Posts Tagged ‘MINH’

On February 17, the Hon. Pedro Pierluisi, Puerto Rico’s Resident Commissioner and a non-voting member of the U.S. House of Representatives, formally responded to the February 16 remarks made by Illinois Congressman Luis Gutiérrez. Here is a full copy of Pierlusi’s comments, which are now part of the House record:

Congressman Pedro R. Pierluisi
Statement for the Record
One-Minute Speech

February 17, 2011

Mr./Madame Speaker:

I rise to address the chamber this morning with disappointment, sadness, and a deep resolve to set the record straight. I am compelled to respond to remarks delivered yesterday on this floor by my colleague, the gentleman from Illinois, in which he harshly criticized the duly-elected government of Puerto Rico, the officers who serve honorably in its police force, and the chief judge of the U.S. district court for the District of Puerto Rico. The speech was inappropriate and insulting to the people of Puerto Rico. I hope such action will not be repeated. But if it is, make no mistake: I will return to this floor again to defend my constituents—and the government they chose in free and fair elections—from all unwarranted attacks. I will rise then in the same capacity that I rise now: as Puerto Rico’s only elected representative in Congress and the only member of this chamber who can make any claim to speak on behalf of the Island’s nearly four million American citizens. I will fight for my people because it is my privilege, my honor, and my duty to do so.

To compare Puerto Rico to an authoritarian country is beyond the pale. It demeans not merely my constituents, but also the millions of men and women around the world who suffer under real dictatorships, who are truly oppressed, and who lack the dignity that comes only with genuine freedom. Puerto Rico is a rich and vibrant democracy, with strong institutions, governed by the rule of law. Fundamental rights protected by the U.S. Constitution—including the right to free speech, free assembly and due process of law—apply fully in Puerto Rico. So does federal civil rights law. This is not to suggest that violations of individual liberties never take place in Puerto Rico. On occasion they may, just as they do in every jurisdiction. And I would be the first person to condemn such conduct if it occurs. But, in Puerto Rico, unlike in a dictatorship, there are legal remedies available to citizens who claim to have been deprived of their rights. Those who fail to grasp this basic distinction do not understand Puerto Rico or appreciate its strengths.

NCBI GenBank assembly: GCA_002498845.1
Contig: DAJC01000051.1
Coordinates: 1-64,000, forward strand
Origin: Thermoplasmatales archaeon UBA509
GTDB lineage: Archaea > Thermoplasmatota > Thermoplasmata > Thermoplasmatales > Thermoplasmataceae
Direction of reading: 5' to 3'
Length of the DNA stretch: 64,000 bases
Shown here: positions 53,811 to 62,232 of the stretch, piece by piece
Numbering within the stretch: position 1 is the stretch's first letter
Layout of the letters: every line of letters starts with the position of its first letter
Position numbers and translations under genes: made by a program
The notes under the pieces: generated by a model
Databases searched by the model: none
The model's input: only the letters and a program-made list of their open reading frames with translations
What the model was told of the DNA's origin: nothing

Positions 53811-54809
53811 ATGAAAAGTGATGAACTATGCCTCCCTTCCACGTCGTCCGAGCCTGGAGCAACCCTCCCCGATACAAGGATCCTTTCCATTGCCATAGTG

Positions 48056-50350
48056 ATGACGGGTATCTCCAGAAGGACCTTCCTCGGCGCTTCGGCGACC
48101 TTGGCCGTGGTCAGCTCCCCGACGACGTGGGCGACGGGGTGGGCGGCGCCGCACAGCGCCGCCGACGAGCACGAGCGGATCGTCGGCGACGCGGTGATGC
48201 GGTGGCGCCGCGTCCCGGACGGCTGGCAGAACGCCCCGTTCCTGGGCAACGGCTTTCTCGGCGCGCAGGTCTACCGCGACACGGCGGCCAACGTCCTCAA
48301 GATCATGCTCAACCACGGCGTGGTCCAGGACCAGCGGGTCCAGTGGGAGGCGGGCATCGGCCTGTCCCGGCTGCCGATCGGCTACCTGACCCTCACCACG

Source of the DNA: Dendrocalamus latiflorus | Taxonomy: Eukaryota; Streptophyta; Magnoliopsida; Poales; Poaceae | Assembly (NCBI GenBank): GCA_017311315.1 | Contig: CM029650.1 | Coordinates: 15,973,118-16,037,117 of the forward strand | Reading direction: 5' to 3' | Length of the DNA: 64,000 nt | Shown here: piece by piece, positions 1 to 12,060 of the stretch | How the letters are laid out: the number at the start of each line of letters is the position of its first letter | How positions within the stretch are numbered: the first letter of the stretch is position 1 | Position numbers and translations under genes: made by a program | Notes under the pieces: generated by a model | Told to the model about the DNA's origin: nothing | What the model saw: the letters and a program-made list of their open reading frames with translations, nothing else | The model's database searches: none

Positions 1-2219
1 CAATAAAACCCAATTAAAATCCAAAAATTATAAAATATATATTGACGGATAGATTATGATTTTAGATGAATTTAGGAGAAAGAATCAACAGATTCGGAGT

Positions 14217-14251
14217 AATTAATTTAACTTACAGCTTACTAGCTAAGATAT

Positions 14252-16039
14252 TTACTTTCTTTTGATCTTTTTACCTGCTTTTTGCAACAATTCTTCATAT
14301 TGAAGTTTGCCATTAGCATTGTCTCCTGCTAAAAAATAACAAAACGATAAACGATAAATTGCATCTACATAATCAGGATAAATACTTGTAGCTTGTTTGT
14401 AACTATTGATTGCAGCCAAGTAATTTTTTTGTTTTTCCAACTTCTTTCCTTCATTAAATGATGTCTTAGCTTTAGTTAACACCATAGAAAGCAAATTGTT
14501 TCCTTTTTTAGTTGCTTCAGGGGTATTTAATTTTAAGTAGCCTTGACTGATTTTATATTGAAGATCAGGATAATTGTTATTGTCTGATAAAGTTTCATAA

Moreover, I believe it is wrong for a member of this body to insult a federal judge simply because that judge ruled in a way the member finds objectionable. To use an enlarged photo of that judge as a prop is, in my view, particularly unfortunate. Such theatrics undermine, rather than strengthen, the argument being made. Judge Fusté, a man who has devoted over 25 years of his life to public service, does not deserve such treatment.

Yesterday, a great disservice was done to the good name and reputation of the people of Puerto Rico. I regret that it occurred. I hope—and expect—that it will not happen again.

I yield back the balance of my time.

Pierluisi is a political ally of Puerto Rican Governor Luis Fortuño, both pro-statehood politicians and members of the island’s New Progressive Party (PNP). On the Sunday episode of Univision’s Al Punto show with Jorge Ramos, Gutiérrez compared the tactics of Fortuño and his alleged manipulation of the island’s judicial system to that of Venezuelan President Hugo Chávez. Ramos had invited Fortuño to appear on the show and respond, but the governor did not appear. There is still an open invitation by Ramos for the governor to appear. Fortuño declined to comment about Gutiérrez at an event in Ponce last week, but Pierluisi shared his opinions about Gutiérrez on the House floor,  and it is very likely that those opinions are also shared by Fortuño.

Puerto Rican Independence Organization Supports Gutiérrez

Meanwhile, Puerto Rico’s Movimiento Independentista Nacional Hostosiano (MINH), a Puerto Rican organization that favors independence for the island, announced this past weekend that it fully supported Gutiérrez’s comments. In remarks made in Spanish, Héctor L. Pesquera, the co-president of the MINH said:

[Gutiérrez] completed his obligation as a congressman and as a Puerto Rican by denouncing the violation of fundamental civil rights in Puerto Rico committed by both the Government of Puerto Rico and the U.S. Federal Courts in Puerto Rico.

In his speech to his colleagues in Congress, he clearly referred to the abuses that are occurring in this colony of the United States. It is his duty and prerogative.

Pesquera also criticized Pierluisi, saying that he is not the only person who can speak on the floor of Congress about Puerto Rico, and added:

Pierluisi only represents the Fortuño government in Washington. Gutiérrez represents the dignity of Puerto Rico and the interests of all Puerto Ricans. We should all be thankful to him.

It is inconceivable that Pierluisi would silence Gutiérrez’s right to express himself freely.

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